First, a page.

Arthritis & Rheumatism, Volume 62,
November 2010 Abstract Supplement
Abstracts of the American College of
Rheumatology/Association of Rheumatology Health Professionals
Annual Scientific Meeting
Atlanta, Georgia November 6-11, 2010.
Cigarette Smoking Is Not a Risk Factor for Systemic Sclerosis.
Chaudhary3, Prateek, Chen6, Xing, Assassi3, Shervin, Gorlova7, Olga, Draeger5, Hilda, Gonzalez8, Emilio, McNearney1, Terry
University of Texas Health Science Center at Houston, Houston, TX
University of Texas Health Science Center Houston, Houston, TX
University of Texas Health Science Center Houston
University of Texas Health Science Center San Antonio, San Antonio, TX
University of Texas MD Anderson Cancer Center, Houston, TX
University of Texas MD Anderson Health Science Center, Houston, TX
University of Texas Medical Branch at Galveston, Galveston, TX
Cigarette smoking has been well established as a risk factor for seropositive rheumatoid arthritis. Although smoking has been reported to worsen the vascular complications of systemic sclerosis (SSc), the role of cigarette exposure in susceptibility to SSc has not been previously reported. Our objective was to investigate the association of smoking with susceptibility to SSc in a large well-defined patient population.
We conducted a review of 1,417 SSc patients enrolled in the Scleroderma Family Registry and DNA Repository and/or the GENISOS (Genes versus Environment in Scleroderma Outcomes Study) cohort. Smoking history was obtained from questionnaire data, chart review and, in some cases, via telephone interview with patients if sufficient information was not provided in medical records. Information extracted or asked included questions related to smoking status, duration and quantity.
SSc patients were subsequently categorized as never smokers, past smokers or current smokers. SSc patients with available smoking data were matched 2:1 by age, gender and ethnicity with a control group from the National Health and Nutrition Examination Survey (NHANES, 19992006). Furthermore, past smokers and current smokers were grouped as ever smokers in the comparative analysis.
The average age of 1417 enrolled patients was 53.6 years and most were female (88.1%). The majority of cases were White (78.3%) with an almost identical percentage of Latinos and Blacks (8.9% and 8.4%, respectively). Most patients had limited disease type (58.8%).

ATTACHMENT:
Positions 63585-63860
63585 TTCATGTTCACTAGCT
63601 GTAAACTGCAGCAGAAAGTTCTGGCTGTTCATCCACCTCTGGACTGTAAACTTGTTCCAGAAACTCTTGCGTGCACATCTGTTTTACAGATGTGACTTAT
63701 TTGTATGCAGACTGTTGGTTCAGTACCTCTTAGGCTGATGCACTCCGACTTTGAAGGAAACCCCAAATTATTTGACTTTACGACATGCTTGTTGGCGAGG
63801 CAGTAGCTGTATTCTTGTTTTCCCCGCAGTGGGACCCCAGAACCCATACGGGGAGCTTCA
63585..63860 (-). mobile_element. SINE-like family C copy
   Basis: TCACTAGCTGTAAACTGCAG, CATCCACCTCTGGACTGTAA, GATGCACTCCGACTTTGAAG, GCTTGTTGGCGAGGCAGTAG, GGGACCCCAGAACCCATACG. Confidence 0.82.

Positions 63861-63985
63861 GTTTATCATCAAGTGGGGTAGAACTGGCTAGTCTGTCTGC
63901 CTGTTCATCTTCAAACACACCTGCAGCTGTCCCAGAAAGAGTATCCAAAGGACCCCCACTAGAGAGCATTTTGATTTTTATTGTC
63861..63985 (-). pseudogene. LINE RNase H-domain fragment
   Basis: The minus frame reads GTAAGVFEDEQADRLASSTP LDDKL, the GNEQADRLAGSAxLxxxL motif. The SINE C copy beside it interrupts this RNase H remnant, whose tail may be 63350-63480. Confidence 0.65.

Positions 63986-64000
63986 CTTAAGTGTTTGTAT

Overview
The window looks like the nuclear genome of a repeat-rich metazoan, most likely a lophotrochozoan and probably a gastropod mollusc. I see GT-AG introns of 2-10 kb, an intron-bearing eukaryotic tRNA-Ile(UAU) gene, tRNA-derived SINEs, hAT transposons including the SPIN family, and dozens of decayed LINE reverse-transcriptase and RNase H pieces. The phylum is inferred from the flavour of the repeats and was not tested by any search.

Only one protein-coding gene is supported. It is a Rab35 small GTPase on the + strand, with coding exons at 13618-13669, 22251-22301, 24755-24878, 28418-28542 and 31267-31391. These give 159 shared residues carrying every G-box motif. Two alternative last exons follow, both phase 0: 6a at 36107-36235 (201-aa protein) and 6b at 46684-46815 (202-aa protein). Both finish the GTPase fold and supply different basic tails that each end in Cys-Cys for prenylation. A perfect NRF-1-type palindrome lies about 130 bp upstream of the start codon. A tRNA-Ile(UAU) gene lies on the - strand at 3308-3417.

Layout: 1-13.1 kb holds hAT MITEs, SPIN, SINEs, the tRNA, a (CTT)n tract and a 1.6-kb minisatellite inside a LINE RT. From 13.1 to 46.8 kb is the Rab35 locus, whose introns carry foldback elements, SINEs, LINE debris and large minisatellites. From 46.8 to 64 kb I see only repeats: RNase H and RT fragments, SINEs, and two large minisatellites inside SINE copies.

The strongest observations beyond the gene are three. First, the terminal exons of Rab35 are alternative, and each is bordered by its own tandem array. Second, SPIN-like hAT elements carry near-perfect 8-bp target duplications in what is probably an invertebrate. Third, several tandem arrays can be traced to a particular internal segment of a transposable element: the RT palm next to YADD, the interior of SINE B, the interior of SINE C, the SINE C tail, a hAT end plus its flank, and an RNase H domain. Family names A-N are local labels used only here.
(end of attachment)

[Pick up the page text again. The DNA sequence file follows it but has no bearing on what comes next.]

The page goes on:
Smoking data were available in 759 (53.6%) patients. There was no significant difference in age, gender, ethnicity and SSc disease type between patients with or without available smoking data. The majority of patients had never smoked (57.4%). Patients with a smoking history classified themselves as past smokers or current smokers in 32.1% and 10.4% of cases, respectively. The average duration of smoking prior to the diagnosis of SSc in ever smokers was 18.3 years.
Overall, 42.6% (323/759) of SSc patients were ever smokers whereas 46.6% (709/1489) of matched controls in the NHANES survey had ever smoked. A Chi-Square analysis comparing cases and controls revealed that patients with SSc were less likely to be ever smokers than controls (p=0.04, OR: 0.83, 95% CI: 0.70.99).
Unlike in rheumatoid arthritis, smoking does not confer a risk for development of SSc. In fact, these data would suggest a small protective effect of smoking. Further studies are needed to investigate whether cigarette smoking modulates auto-antibody expression or disease manifestations of SSc.
To cite this abstract, please use the following information:
Chaudhary, Prateek, Chen, Xing, Assassi, Shervin, Gorlova, Olga, Draeger, Hilda, Gonzalez, Emilio, et al; Cigarette Smoking Is Not a Risk Factor for Systemic Sclerosis. [abstract]. Arthritis Rheum 2010;62 Suppl 10 :562